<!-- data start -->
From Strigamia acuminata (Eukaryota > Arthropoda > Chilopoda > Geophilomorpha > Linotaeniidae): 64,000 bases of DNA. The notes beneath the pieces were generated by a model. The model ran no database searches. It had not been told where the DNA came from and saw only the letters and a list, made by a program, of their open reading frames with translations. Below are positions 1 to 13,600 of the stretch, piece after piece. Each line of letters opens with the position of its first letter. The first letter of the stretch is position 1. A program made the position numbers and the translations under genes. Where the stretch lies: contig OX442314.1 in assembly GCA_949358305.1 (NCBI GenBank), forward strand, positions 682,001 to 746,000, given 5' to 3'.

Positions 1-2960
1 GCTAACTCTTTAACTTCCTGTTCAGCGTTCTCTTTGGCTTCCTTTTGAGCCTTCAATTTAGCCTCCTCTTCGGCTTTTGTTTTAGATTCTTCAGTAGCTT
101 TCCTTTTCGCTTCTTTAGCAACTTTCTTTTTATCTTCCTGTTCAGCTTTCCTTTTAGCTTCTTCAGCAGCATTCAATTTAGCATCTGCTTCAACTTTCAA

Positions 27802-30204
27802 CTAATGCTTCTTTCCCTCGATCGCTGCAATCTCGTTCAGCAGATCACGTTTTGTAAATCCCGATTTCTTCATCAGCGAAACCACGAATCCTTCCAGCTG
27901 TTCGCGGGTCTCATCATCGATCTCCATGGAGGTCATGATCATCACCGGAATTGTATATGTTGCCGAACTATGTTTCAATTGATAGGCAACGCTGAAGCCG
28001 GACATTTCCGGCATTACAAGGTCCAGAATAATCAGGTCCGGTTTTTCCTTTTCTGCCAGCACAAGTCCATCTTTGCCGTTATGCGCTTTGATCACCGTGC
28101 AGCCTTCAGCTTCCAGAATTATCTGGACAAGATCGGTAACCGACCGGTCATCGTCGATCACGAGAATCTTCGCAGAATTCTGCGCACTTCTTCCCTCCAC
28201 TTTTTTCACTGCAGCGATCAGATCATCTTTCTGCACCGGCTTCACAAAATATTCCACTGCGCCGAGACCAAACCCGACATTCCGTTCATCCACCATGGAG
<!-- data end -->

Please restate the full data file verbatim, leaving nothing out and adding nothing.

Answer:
From Strigamia acuminata (Eukaryota > Arthropoda > Chilopoda > Geophilomorpha > Linotaeniidae): 64,000 bases of DNA. The notes beneath the pieces were generated by a model. The model ran no database searches. It had not been told where the DNA came from and saw only the letters and a list, made by a program, of their open reading frames with translations. Below are positions 1 to 13,600 of the stretch, piece after piece. Each line of letters opens with the position of its first letter. The first letter of the stretch is position 1. A program made the position numbers and the translations under genes. Where the stretch lies: contig OX442314.1 in assembly GCA_949358305.1 (NCBI GenBank), forward strand, positions 682,001 to 746,000, given 5' to 3'.

Positions 1-2960
1 GCTAACTCTTTAACTTCCTGTTCAGCGTTCTCTTTGGCTTCCTTTTGAGCCTTCAATTTAGCCTCCTCTTCGGCTTTTGTTTTAGATTCTTCAGTAGCTT
101 TCCTTTTCGCTTCTTTAGCAACTTTCTTTTTATCTTCCTGTTCAGCTTTCCTTTTAGCTTCTTCAGCAGCATTCAATTTAGCATCTGCTTCAACTTTCAA

Positions 27802-30204
27802 CTAATGCTTCTTTCCCTCGATCGCTGCAATCTCGTTCAGCAGATCACGTTTTGTAAATCCCGATTTCTTCATCAGCGAAACCACGAATCCTTCCAGCTG
27901 TTCGCGGGTCTCATCATCGATCTCCATGGAGGTCATGATCATCACCGGAATTGTATATGTTGCCGAACTATGTTTCAATTGATAGGCAACGCTGAAGCCG
28001 GACATTTCCGGCATTACAAGGTCCAGAATAATCAGGTCCGGTTTTTCCTTTTCTGCCAGCACAAGTCCATCTTTGCCGTTATGCGCTTTGATCACCGTGC
28101 AGCCTTCAGCTTCCAGAATTATCTGGACAAGATCGGTAACCGACCGGTCATCGTCGATCACGAGAATCTTCGCAGAATTCTGCGCACTTCTTCCCTCCAC
28201 TTTTTTCACTGCAGCGATCAGATCATCTTTCTGCACCGGCTTCACAAAATATTCCACTGCGCCGAGACCAAACCCGACATTCCGTTCATCCACCATGGAG